Title: The German House
Author: Annette Hess
Genre: Historical Fiction
Published On: December 3, 2019
Synopsis: Set against the Frankfurt Auschwitz Trials of 1963, Annette Hess’s international bestseller is a harrowing yet ultimately uplifting coming-of-age story about a young female translator—caught between societal and familial expectations and her unique ability to speak truth to power—as she fights to expose the dark truths of her nation’s past.
If everything your family told you was a lie, how far would you go to uncover the truth?
For twenty-four-year-old Eva Bruhns, World War II is a foggy childhood memory. At the war’s end, Frankfurt was a smoldering ruin, severely damaged by the Allied bombings. But that was two decades ago. Now it is 1963, and the city’s streets, once cratered are smooth and paved. Shiny new stores replace scorched rubble. Eager for her wealthy suitor, Jürgen Schoormann, to propose, Eva dreams of starting a new life away from her parents and sister. But Eva’s plans are turned upside down when a fiery investigator, David Miller, hires her as a translator for a war crimes trial.
As she becomes more deeply involved in the Frankfurt Trials, Eva begins to question her family’s silence on the war and her future. Why do her parents refuse to talk about what happened? What are they hiding? Does she really love Jürgen and will she be happy as a housewife? Though it means going against the wishes of her family and her lover, Eva, propelled by her own conscience, joins a team of fiery prosecutors determined to bring the Nazis to justice—a decision that will help change the present and the past of her nation.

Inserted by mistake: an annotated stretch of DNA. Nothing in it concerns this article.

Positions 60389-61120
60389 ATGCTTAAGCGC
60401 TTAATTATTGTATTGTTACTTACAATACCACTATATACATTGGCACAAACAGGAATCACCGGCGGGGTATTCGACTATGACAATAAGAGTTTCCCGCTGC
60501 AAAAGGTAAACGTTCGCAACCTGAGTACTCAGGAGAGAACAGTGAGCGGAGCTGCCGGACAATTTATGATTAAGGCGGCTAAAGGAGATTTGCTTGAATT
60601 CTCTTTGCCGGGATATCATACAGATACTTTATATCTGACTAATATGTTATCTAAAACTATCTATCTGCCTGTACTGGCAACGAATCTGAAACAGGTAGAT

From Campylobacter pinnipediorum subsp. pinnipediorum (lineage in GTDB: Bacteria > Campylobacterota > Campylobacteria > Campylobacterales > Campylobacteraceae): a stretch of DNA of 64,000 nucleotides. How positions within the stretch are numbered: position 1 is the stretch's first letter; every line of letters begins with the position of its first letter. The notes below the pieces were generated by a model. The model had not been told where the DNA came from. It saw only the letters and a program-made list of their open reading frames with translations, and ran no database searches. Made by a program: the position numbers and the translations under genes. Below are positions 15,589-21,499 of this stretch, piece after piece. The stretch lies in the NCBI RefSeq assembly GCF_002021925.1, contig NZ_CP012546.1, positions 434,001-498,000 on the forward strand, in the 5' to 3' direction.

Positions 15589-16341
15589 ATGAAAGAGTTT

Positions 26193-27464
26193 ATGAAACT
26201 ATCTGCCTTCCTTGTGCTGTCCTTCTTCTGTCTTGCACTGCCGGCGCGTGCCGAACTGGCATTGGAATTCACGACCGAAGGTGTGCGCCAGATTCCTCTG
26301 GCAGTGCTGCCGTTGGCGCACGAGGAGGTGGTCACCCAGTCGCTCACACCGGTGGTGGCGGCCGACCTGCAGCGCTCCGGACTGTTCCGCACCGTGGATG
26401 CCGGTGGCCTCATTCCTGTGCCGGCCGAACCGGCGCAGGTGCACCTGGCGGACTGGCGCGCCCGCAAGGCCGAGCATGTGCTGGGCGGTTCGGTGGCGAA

(I was provided an advance copy from the publisher, HarperVia, through Netgalley.)
World War II novels are typically set during the war, so I was intrigued when I came across The German House which is set about twenty years after the war in Germany. The focus of the book is the 1963 Auschwitz Trials in Frankfurt. Eva begins to translate for the trial and quickly becomes torn between her family, the expectations society has placed on her, and the ever increasing guilt she has for her nation’s actions.
I quickly became immersed in this novel, set on the verge of a changing era. Eva feels torn between the life she loves with her family and the life–with all its new and exciting possibilities–that she is drawn to beyond the safety of her home. This is a character driven novel, and they are flawed characters, which I always appreciate. They don’t necessarily make the choices I would want them to make, but they reflect the realities of life.
It took me much longer to read this novel than it should have, but only because life got in the way. I was eager to pick it up and would have preferred to read it in a few longer spells than short spurts because it is so very immersive.
Witnessing the trial through Eva’s eyes was daunting and emotional, but a reminder that even through the worst, most unimaginable atrocities, the human spirit prevails.
Rating: (4.5 / 5)
Have you read The German House yet? Do you enjoy historical fiction? Let me know in the comments!